Friday, July 8, 2011

Pringles Xtreme Ragin’ Cajun

This is the second bag of chips I’ve reviewed that invokes the original angry native of Louisiana, James Carville, the Clintonite political adivsor married to the Republican political operative Mary Matalin, and on a level that is completely unrelated to the flavoring, the title was completely appropriate, because when I produced my first crisp from the tube lovingly air-transported for my delectation, I probably resembled Carville after a husband-wife chat on the future of American healthcare:
The photographer did not survive the fire-breath and laser-beams-from-the-eyes that  followed.  Also, for some reason, the camera did not capture my horns, second row of fangs, and the blackness of my heart. Well, maybe the last one.
Those of you who are not color blind may note that what you can see is the image of a white Pringle crisp with an extremely thin trace of flavoring along the ridge of the crisp.  Which is to say that the rest of the supposedly Cajun-themed crisp has no flavoring.  For chip, after chip, after chip.  While I have no Cajun ancestors, I am half French and this outrage is enough to inspire in me the famous battle frenzy of my Louisianan not-really-forbearers as they routed the English in the battle of New Orleans in 1815.
Take THAT for burning down the White House!
Note that they learned after the battle that the peace treaty had already been signed weeks earlier.  Woops!
Pringles often (but not universally) exhibit abysmal incompetence in their application of flavoring, but this particular batch was beyond the pale ale- countless chips with the most insultingly miniscule amounts of flavoring applied in a thin line on the edge of the crisp.  Can you not feel your blood pressure mounting at this calculated insult or blithering incompetence, as surely as if you had just received the glove-slap of a young aristocrat who has just finished soiling the graves of your ancestors?  Pringles without flavoring are simply not that impressive, thank you, and as the brand coasts by on its reputation it should really address the dangerous fundamental issues in its flavoring application before they go the way of the US economy at the end of the housing bubble.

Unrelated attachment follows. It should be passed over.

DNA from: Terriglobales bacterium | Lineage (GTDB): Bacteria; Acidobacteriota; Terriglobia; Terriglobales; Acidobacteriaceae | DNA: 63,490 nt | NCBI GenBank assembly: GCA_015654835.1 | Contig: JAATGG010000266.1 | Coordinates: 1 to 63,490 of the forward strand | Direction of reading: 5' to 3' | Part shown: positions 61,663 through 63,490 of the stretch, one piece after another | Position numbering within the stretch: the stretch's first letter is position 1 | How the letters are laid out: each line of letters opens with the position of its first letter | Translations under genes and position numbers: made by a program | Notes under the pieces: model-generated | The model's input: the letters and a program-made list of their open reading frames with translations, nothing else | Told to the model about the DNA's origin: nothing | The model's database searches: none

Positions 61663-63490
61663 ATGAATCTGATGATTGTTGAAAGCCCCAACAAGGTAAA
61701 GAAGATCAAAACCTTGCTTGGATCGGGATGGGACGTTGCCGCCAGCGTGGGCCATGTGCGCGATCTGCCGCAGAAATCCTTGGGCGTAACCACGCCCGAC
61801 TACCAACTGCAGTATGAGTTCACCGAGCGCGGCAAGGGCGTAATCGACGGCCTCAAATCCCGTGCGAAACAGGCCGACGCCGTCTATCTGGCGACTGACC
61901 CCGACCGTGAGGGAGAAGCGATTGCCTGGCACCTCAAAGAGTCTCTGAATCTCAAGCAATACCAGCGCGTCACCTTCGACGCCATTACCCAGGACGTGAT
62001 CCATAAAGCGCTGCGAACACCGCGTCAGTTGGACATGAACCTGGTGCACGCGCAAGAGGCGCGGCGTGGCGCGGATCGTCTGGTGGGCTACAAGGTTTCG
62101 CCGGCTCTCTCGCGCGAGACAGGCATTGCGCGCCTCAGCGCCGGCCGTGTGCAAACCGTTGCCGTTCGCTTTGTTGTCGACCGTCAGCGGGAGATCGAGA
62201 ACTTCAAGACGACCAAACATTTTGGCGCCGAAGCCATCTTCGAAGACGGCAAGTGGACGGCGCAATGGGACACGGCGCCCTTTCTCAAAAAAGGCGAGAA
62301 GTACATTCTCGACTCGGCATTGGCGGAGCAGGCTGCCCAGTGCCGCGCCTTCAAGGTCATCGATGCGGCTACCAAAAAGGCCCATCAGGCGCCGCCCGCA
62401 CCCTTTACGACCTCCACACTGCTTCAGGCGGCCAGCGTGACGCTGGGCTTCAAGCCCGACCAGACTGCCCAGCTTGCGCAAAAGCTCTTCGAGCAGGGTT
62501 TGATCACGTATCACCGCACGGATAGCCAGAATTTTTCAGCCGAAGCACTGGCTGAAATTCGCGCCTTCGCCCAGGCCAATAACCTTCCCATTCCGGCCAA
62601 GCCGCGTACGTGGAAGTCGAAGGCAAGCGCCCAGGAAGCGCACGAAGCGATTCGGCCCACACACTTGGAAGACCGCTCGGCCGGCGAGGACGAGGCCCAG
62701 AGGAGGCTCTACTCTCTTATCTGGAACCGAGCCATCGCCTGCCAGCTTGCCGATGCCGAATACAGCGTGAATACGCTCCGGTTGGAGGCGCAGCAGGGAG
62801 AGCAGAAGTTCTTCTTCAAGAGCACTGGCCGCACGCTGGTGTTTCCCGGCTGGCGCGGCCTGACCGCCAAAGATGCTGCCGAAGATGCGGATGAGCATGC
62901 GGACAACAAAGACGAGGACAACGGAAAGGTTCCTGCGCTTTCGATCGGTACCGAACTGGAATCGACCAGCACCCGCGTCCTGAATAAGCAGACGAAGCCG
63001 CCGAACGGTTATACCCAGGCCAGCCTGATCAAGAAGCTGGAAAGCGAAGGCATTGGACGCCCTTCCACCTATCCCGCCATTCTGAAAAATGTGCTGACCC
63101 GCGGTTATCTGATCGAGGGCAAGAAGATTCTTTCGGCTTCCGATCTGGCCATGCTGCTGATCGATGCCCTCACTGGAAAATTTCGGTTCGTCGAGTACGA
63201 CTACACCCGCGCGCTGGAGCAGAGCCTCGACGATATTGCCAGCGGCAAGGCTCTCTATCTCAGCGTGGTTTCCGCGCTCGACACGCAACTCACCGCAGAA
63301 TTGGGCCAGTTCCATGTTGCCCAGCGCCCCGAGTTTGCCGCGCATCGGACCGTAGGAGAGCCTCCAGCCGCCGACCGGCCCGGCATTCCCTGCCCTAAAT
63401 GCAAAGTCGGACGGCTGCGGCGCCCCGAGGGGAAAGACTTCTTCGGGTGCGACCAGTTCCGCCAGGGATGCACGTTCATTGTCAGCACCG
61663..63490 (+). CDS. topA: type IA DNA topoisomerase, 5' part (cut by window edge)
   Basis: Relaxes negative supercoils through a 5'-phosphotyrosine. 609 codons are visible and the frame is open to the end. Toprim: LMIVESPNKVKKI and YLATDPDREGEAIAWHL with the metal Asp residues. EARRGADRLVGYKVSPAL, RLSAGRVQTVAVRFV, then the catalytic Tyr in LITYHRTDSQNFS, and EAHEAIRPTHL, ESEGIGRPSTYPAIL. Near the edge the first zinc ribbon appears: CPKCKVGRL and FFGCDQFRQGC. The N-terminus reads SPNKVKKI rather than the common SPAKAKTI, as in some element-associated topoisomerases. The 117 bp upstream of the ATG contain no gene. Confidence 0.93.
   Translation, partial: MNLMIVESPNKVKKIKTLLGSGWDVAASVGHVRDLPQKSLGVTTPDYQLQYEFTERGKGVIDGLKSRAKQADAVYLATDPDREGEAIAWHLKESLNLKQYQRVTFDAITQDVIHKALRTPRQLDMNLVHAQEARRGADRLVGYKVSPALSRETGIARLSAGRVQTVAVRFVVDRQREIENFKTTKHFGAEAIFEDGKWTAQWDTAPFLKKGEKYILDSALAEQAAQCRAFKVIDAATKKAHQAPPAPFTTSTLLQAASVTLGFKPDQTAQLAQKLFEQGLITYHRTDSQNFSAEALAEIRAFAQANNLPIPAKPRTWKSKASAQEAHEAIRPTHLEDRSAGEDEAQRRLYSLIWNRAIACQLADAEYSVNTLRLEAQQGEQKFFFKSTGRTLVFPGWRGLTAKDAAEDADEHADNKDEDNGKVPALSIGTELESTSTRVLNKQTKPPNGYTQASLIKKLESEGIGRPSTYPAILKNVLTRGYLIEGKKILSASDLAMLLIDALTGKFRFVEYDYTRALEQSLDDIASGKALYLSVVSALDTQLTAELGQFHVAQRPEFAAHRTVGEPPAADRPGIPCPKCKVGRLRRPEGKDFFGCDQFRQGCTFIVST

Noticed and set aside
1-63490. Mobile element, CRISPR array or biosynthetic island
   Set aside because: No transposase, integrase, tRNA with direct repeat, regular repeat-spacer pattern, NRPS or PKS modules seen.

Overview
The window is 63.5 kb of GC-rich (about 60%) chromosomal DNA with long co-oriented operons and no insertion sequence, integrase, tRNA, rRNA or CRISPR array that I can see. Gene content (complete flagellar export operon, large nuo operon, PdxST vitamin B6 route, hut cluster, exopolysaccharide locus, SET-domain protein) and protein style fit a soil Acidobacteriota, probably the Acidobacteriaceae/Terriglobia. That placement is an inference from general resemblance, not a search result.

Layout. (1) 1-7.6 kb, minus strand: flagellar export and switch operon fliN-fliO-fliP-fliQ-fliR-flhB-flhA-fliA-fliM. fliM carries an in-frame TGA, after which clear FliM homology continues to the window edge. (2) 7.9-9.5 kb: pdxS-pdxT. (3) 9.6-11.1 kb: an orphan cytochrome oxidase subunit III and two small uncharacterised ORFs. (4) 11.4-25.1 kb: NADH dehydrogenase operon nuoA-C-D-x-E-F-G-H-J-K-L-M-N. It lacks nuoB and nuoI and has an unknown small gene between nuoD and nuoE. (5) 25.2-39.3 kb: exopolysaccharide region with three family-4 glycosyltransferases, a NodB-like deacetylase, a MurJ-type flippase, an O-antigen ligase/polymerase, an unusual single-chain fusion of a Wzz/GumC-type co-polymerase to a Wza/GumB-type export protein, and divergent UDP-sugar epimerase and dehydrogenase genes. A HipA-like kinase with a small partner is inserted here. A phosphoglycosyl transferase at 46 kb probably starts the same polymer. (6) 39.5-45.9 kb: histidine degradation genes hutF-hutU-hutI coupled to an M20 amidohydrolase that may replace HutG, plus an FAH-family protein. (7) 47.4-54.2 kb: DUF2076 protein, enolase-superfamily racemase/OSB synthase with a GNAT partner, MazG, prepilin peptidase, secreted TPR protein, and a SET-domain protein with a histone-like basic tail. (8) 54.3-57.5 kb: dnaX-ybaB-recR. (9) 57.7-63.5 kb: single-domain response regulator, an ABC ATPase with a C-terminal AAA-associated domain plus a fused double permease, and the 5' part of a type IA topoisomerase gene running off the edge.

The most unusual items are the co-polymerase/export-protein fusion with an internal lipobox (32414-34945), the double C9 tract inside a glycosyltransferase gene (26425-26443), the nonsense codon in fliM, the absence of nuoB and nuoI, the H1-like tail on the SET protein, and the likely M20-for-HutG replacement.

Those hard eyes promise cruel retribution
for heretical views on American
exceptionalism...IN BED!
The truly great tragedy here, though, is that the seasoning on the crisps is actually pretty damn good, and if it had been appropriately and consistently applied I would be singing its praises to high heavens (where presumably Xena in angel form could appreciate them.)  Towards the middle of the tube, some of the crisps began exhibiting something more like 50% coverage of seasoning, and it was enough for me to realize that, in marked contrast to the Ragin’ Cajun Cheetos, (which were good but basically renditions of sour cream and tabasco), these crisps were genuinely spicy and evocative of Cajun seasonings.

there is nothing to divert me from my ambiguously
sado-masochistic relationship with Gabrielle!
Yes, you heard that right, the Xtreme label is there to denote the supposed intensity of the flavoring, and if you are so lucky to eat a crisp with even half of the appropriate amount of flavoring, you will see that these crisps are actually burning hot.  Hot enough in fact to burn your lips collaterally, but it’s all in good fun, and what’s a little pyromania without innocent victims?  Suffice to say, these Pringles were satisfyingly spicy when the seasoning was actually there, and I was favorably impressed.